Anne (Cook) Draudt, architect, has been working in the Boston area for over 25 years and has designed more than 100 unique and light-filled family homes, as well as award-winning churches, schools, and large-scale commercial buildings. She founded Draudt Design 20 years ago to work with families to transform their homes and make their lives better.
Anne says that she loves to “approach each project as a unique challenge and enjoys the learning involved in getting to know each new client, new site and new program.”
A recent Draudt Design renovation in Newton is featured in the premiere edition of New England Home’s magazine this month.
Anne’s current work is mostly local to New England, but earlier projects can be found across the country, from the renovation of a Nob Hill Victorian in San Francisco to the complete transformation of a 1920s Sears Catalog warehouse in Boston’s Kenmore Square; to a new charter middle school in Albany, New York; and a new wellness and athletic center for an independent 6-12 girls School in Simsbury CT. Her work has received awards from organizations such as the Boston Society of Architects, the Massachusetts Historical Commission, and the Boston Preservation Alliance, and has been featured in the Boston Globe Magazine and New England Home next.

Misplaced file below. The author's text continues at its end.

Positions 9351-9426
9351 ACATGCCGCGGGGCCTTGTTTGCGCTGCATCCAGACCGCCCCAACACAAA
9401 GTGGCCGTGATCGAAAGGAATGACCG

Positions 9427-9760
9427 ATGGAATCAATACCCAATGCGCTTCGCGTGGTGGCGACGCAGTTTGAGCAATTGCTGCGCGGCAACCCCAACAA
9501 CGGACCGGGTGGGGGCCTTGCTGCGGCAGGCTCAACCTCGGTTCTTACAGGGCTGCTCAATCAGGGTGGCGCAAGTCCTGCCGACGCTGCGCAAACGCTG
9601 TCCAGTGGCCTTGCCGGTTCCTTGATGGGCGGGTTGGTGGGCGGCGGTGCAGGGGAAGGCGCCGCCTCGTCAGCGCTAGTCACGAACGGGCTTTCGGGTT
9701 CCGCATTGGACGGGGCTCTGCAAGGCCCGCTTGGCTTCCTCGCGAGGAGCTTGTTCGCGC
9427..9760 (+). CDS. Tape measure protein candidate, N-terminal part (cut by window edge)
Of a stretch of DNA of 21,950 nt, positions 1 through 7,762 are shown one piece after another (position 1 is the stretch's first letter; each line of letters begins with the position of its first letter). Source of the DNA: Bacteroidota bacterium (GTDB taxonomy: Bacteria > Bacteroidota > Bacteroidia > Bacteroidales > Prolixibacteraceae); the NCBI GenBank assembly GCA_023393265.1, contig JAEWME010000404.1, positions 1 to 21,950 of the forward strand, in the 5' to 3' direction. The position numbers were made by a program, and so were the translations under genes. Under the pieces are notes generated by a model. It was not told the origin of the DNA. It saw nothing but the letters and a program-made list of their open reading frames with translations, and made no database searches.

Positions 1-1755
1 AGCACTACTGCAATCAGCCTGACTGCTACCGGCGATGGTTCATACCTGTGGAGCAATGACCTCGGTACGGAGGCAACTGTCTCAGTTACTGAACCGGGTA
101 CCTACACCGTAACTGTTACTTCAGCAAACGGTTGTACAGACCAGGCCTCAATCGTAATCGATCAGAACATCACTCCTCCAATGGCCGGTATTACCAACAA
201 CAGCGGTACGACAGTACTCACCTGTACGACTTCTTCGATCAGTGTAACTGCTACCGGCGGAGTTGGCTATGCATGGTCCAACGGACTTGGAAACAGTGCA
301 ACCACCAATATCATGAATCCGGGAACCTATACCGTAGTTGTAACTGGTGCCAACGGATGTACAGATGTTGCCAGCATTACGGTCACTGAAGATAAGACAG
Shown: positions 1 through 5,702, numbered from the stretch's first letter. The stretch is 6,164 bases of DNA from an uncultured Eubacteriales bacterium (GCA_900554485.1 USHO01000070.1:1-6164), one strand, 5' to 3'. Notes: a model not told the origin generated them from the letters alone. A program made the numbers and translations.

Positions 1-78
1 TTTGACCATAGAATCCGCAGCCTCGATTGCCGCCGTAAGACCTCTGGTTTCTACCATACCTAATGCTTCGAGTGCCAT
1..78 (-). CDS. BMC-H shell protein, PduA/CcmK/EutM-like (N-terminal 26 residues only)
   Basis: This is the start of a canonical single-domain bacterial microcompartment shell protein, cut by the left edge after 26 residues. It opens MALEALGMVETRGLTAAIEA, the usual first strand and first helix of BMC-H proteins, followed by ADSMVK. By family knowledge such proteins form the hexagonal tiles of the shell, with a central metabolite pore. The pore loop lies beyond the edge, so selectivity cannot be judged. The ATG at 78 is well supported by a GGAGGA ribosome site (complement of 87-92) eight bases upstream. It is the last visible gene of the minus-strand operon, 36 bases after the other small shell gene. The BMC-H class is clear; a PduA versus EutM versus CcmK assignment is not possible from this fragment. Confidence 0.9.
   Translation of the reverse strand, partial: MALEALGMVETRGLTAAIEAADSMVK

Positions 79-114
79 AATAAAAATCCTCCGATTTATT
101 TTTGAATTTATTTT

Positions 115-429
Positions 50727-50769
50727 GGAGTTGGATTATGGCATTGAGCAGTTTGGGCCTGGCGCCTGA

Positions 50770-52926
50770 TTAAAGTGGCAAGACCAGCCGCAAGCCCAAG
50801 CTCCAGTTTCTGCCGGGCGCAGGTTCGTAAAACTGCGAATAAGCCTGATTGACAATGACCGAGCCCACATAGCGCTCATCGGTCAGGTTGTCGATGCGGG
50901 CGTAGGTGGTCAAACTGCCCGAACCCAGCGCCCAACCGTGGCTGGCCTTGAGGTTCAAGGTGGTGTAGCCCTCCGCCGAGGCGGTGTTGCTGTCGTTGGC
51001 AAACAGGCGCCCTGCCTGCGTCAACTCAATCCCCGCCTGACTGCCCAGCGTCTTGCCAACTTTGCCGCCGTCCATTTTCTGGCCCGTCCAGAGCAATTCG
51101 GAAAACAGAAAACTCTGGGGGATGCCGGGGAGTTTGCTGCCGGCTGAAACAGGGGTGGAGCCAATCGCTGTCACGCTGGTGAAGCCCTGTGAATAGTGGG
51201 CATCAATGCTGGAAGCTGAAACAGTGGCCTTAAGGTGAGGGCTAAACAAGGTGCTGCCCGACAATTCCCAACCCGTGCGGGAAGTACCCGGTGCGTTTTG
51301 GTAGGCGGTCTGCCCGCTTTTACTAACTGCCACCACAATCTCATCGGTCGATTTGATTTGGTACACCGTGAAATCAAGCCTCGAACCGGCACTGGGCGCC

It makes sense, then, that two of Anne’s passions are houses, and making people happy. Community service has had a big part in Anne’s life, as well; she has worked with various town and school committees, and is currently the president of the Stow Community Chest, an organization that raises funds for local non-profits.
In her free time, Anne is also passionate about books (specifically the paper kind–she loves turning pages and having stacks of them around), a fact that also makes sense, given that she loves constantly learning and exploring new ideas.
A graduate of Tufts University with a double BA in Drama and English, Anne was involved in scenic lighting design at The Arena Theatre, was a founding member of the Arts House, and was awarded the Marston Balch Award for Lighting Design.
Anne credits her move to from theatre to architecture to a course during her junior year that included film, sculpture, and architecture. She loved how architecture combined the practice of design with solving real-world problems that have a direct impact on people’s day-to-day life. She went directly from Tufts to the Harvard University Graduate School of Design, where she earned a MArch (Architecture).
Anne is not one of those whose creative fuel is boosted by coffee. Along with coconut, in fact, coffee is one of Anne’s least favorite foods. She is passionate, however, about tea and dark chocolate.